President Bill Clinton gives us his views on the challenges facing the United States today and why government matters—presenting his ideas on restoring economic growth, energy, job creation, resolving the mortgage crisis, and financial responsibility, and offering a plan to get us "back in the future business". He explains how we got into the current economic crisis, and lays down a plan for long-term prosperity. He also offers specific recommendations on how we can put people back to work, increase bank lending and corporate investment, double our exports, restore our manufacturing base, and create new businesses. He supports President Obama's emphasis on green technology, saying that changing the way we produce and consume energy is the strategy most likely to spark a fast-growing economy while enhancing our national security.
Clinton also stresses that we need a strong private sector and a smart government working together to restore prosperity and progress, demonstrating that whenever we've given in to the temptation to blame government for all of our problems, we've lost our ability to produce sustained economic growth and shared prosperity. He believes our ability to compete in the 21st century is dependent on our willingness to invest in infrastructure: we need faster broadband, a state-of-the-art national electrical grid, modernized water and sewer systems, and the best airports, trains, roads, and bridges.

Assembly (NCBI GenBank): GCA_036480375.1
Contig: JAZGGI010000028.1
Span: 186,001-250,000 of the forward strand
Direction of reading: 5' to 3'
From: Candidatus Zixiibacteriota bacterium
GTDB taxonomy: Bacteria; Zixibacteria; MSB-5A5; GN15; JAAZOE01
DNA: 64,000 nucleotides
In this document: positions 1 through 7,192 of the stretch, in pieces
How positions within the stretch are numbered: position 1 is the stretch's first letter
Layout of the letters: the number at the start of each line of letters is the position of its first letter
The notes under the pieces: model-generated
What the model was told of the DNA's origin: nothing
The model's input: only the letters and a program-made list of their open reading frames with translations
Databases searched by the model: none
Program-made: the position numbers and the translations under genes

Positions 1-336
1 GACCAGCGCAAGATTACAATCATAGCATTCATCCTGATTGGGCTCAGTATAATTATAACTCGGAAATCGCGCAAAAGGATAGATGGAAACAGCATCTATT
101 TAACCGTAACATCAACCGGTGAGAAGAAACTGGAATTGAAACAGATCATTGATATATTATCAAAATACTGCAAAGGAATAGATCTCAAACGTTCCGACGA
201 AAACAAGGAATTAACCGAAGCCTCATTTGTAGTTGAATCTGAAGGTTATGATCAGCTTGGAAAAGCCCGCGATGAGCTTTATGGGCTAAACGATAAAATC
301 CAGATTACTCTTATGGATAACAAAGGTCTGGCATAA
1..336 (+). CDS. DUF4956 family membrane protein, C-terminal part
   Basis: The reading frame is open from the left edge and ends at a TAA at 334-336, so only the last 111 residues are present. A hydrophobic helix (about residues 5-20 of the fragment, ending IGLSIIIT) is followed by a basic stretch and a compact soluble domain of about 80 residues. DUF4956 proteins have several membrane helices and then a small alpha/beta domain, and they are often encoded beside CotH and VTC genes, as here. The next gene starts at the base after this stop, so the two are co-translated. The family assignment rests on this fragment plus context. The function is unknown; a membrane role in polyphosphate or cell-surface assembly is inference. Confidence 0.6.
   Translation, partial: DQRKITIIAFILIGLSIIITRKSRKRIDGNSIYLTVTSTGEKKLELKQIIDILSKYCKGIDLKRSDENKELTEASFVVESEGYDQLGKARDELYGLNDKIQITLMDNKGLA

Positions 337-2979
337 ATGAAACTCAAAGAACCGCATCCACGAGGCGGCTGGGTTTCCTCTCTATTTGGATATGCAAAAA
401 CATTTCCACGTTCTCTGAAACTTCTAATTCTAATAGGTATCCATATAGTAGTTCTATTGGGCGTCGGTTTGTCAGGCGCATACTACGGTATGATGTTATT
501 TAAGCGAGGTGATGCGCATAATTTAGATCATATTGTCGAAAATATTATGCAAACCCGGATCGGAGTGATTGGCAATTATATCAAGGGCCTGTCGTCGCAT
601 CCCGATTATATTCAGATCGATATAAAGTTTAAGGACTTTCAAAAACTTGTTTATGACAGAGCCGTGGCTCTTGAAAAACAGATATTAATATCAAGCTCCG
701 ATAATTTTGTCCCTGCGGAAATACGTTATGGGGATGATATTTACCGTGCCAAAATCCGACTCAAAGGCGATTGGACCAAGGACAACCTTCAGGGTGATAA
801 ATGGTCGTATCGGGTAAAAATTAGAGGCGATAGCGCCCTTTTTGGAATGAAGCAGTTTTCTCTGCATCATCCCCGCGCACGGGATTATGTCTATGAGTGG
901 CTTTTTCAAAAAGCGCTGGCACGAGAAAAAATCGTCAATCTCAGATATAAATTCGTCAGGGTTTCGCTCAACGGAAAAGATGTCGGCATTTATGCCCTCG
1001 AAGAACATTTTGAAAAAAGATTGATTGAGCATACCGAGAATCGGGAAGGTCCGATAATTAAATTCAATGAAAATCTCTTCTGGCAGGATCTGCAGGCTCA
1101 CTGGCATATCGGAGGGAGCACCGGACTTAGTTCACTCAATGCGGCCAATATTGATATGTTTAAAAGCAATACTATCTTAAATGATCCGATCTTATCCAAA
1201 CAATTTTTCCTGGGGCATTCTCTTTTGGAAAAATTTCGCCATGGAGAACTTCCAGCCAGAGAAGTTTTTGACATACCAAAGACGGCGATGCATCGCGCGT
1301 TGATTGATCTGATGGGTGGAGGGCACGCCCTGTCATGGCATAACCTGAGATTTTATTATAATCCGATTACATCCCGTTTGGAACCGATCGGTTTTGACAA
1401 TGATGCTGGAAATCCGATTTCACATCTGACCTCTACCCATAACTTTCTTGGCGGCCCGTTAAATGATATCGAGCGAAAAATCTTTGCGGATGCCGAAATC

"There is simply no evidence that we can succeed in the 21st century with an anti-government strategy," writes Clinton, based on "a philosophy grounded in 'you're on your own' rather than 'we're all in this together.'" He believes that conflict between government and the private sector has proved to be good politics but has produced bad policies, giving us a weak economy with not enough jobs, growing income inequality and poverty, and a decline in our competitive position. In the real world, cooperation works much better than conflict, and "Americans need victories in real life."
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"anti-ideological" work crippled by ideology
An Independent's Opinion